I attempted to write a tool around Hasura to augment the GQL schema with custom metadata. Sadly, Urql was so difficult to work with that I didn’t have time to complete the cache extensions. It was a promising approach though. If you think you have time to pick this up, please let me know.

    I had a chat with a member of the GQL maintainer community about submitting a revision to the GraphQL specification to add this option to the metadata. Maybe we’ll get around to it some day.

  2. Caching at the business logic level is prohibitively difficult to implement as permission rules become more complex. Generic solutions fail dramatically.

    There are myriad possible approaches to caching at the business logic layer but most GraphQL middlewares promise a generic solution. A “switch it on and forget” option.

    In practice these don’t work. To be charitable, if you put a lot of time into understanding the middleware’s design (if it’s OSS or has good enough documentation) then you can start to exploit caching for bulk data where permissions involve only organisation-/group-level identifiers (not user ids, subgroup/team ids or similarly ‘detailed’ attributes).

    If you want something that can do ABAC or Zanzibar-scale authz tuples, look away from GraphQL. Realistically, you will want one of these. Most apps of scale end up needing at least the capabilities of ABAC (at least, the ones that I’ve seen or used).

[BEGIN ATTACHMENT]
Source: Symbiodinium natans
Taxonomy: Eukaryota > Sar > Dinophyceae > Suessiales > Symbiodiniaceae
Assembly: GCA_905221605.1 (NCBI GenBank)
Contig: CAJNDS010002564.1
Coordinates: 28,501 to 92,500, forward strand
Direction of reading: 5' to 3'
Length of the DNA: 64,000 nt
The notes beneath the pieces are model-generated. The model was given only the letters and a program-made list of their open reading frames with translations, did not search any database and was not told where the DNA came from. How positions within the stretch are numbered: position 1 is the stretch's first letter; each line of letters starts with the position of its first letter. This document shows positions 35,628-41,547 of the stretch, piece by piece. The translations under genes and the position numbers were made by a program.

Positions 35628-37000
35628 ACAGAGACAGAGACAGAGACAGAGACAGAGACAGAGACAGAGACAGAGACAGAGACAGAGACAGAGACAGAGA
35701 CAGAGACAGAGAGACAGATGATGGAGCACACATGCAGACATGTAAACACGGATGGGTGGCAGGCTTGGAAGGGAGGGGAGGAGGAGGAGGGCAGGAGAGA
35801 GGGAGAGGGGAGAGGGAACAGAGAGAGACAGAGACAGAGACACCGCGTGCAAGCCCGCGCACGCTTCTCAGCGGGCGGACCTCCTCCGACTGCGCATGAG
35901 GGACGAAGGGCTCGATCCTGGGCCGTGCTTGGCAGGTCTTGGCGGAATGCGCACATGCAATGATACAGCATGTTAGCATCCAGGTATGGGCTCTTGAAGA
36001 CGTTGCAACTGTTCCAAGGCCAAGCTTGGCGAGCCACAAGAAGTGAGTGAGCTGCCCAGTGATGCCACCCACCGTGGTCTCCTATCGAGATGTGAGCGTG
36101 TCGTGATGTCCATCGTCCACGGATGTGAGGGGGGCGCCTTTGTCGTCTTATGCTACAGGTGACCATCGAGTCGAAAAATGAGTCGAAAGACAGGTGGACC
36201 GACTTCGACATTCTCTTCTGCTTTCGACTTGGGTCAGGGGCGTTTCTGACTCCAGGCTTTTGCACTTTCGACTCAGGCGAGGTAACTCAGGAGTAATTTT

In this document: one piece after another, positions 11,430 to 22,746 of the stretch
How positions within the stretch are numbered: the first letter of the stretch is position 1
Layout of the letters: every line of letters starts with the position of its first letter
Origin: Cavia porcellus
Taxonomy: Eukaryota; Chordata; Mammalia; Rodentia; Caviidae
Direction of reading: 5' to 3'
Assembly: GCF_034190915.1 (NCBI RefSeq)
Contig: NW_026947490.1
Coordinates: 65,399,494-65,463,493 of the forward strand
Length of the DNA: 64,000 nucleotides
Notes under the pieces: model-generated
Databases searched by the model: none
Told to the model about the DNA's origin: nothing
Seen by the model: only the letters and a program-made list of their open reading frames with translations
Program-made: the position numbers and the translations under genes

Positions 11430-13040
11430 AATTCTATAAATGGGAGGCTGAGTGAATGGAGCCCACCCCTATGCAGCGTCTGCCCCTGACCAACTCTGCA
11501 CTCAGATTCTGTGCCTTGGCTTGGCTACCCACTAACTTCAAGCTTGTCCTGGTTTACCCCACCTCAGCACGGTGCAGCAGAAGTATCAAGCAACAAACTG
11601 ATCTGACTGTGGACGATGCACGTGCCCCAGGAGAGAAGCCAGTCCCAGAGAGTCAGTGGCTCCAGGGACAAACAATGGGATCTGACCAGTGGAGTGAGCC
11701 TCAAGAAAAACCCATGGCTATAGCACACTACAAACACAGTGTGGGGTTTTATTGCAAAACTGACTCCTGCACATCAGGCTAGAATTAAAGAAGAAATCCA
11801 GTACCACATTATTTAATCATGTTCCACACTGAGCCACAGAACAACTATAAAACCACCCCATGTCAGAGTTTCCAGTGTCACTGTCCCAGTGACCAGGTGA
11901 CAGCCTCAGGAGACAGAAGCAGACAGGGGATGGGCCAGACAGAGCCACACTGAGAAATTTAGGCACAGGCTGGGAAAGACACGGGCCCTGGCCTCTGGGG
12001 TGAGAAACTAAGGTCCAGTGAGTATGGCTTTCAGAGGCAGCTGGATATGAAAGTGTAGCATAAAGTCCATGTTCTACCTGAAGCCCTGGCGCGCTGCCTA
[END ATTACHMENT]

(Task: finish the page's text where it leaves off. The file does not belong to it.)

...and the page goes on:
This might sound like just a limitation in GQL middlewares. But there’s a reason the middlewares share a common weakness. That reason is ‘GQL is too generic’. A GQL API is one big graph with each node having its own permission rules for which it is impossible to implement an efficient cache in all possible cases. Most computer scientists should look at this and immediately see the challenge, and run scared of anyone claiming a generic solution.

    There’s another aspect to this problem which hits hard much later on in development in two ways (you will experience one, or the other or both).

    • Either you will hit a development wall, where a long and deep review and redesign of the API is necessary to take the next step in scale or complexity of your app (as new features eventually demand evolution of the app’s core).

      GQL makes every part of your API intimately connected to every other part, because frontend queries can hit so many nodes at once (even if you’re pretty careful with your queries, which basically just shifts a backend problem onto frontend engineers!)

      So when it comes time to add the next big feature, which adjusts just a few nodes in the graph and adds a new permission attribute, a deep and long review, test and inevitable reworking of the app is going to happen, even if you do it piecemeal and pretend you’re working on tech debt 😉